Australian feature films have largely avoided hot political subjects lately – though that may change with Matthew Saville’s planned film on the Tampa crisis – but documentary makers have been far from reluctant.
Well-known journalist Antony Loewenstein has written and appears in Disaster Capitalism, about the “the dark side of moneymakers and aid exploiters” in Afghanistan, Haiti and Papua New Guinea, which has been selected for North America’s largest documentary festival, Toronto’s Hot Docs, which starts later this month.
And after four years working on the film with director Thor Neureiter, Loewenstein concludes that the amount of Australia’s foreign aid that is wasted is “huge”.
“The vast majority of aid that Australia has given to PNG in the last years, especially in Bougainville, has gone to waste,” he says.
“That’s not to say there’s not been valuable projects. I’ve seen with my own eyes in Bougainville certain medical facilities and support networks that have helped people.
“But so much of the aid in PNG has gone into corruption … too often Australian aid is tied to pushing corporate mining interests.”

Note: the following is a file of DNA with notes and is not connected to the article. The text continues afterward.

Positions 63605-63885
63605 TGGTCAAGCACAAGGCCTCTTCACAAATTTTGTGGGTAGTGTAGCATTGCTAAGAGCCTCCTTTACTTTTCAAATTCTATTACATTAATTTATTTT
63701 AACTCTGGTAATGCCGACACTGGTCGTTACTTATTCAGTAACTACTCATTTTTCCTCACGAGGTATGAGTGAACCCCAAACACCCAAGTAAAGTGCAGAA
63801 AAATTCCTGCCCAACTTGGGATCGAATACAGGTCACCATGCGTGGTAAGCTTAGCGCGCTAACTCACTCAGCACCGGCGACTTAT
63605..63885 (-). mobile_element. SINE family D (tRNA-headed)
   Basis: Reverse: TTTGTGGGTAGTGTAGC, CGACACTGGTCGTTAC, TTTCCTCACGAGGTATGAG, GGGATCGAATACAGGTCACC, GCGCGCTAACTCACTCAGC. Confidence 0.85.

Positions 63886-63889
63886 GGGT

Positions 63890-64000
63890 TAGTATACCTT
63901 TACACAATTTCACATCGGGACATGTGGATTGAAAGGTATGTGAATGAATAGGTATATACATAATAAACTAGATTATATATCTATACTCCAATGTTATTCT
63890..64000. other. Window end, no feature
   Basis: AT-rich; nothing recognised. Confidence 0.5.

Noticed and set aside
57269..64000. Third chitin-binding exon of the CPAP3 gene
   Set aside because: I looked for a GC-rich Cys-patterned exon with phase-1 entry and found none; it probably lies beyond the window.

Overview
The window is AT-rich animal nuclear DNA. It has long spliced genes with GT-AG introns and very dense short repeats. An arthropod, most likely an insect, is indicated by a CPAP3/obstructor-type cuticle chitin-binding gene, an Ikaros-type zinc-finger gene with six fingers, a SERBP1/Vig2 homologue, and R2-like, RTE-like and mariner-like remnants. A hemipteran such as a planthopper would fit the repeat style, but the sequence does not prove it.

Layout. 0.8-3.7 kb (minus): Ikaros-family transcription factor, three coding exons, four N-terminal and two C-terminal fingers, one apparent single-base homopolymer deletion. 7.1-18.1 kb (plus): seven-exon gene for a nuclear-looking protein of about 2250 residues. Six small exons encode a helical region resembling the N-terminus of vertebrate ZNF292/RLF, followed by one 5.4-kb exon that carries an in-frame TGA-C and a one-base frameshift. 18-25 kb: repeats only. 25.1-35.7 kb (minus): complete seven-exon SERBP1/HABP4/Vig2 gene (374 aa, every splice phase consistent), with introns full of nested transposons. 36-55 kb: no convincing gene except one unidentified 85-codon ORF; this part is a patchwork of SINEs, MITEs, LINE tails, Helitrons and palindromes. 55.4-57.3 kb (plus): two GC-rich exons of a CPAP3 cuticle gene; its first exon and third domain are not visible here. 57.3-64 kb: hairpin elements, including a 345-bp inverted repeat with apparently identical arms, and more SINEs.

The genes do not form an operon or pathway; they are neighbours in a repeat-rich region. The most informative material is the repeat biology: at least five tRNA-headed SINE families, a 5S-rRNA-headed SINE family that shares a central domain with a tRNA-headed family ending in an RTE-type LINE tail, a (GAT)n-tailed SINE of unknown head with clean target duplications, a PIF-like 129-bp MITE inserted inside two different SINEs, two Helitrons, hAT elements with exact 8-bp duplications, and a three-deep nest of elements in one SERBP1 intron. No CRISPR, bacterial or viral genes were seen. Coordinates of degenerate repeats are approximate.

Although the country’s involvement with Haiti has been limited, Loewenstein says the vast majority of aid to Afghanistan “was funnelled through the corrupt Afghan government and also warlords that the Australian government partner with.” He sees that as “a huge problem”.
Disaster Capitalism, which is “90 per cent shot”, will feature in Hot Docs Forum, which gives the filmmakers 15 minutes to pitch to financiers, producers, distributors, sales agents and broadcasters from around the world.
Speaking from East Jerusalem, Loewenstein tells Short Cuts the aim of the film is to make viewers more aware of where their aid money is going.
“It’s not a call to stop aid,” he says. “It’s to make it smarter aid, more targeted and more engaged aid with locals on the ground.
“As we’ve seen in Haiti, Afghanistan and Papua New Guinea, aid is not actually helping the people it claims to be helping.”
Loewenstein says Disaster Capitalism has been a tough film to shoot.
“In all three countries logistics are tough,” he says. “Security, particularly Afghanistan, is incredibly shady.”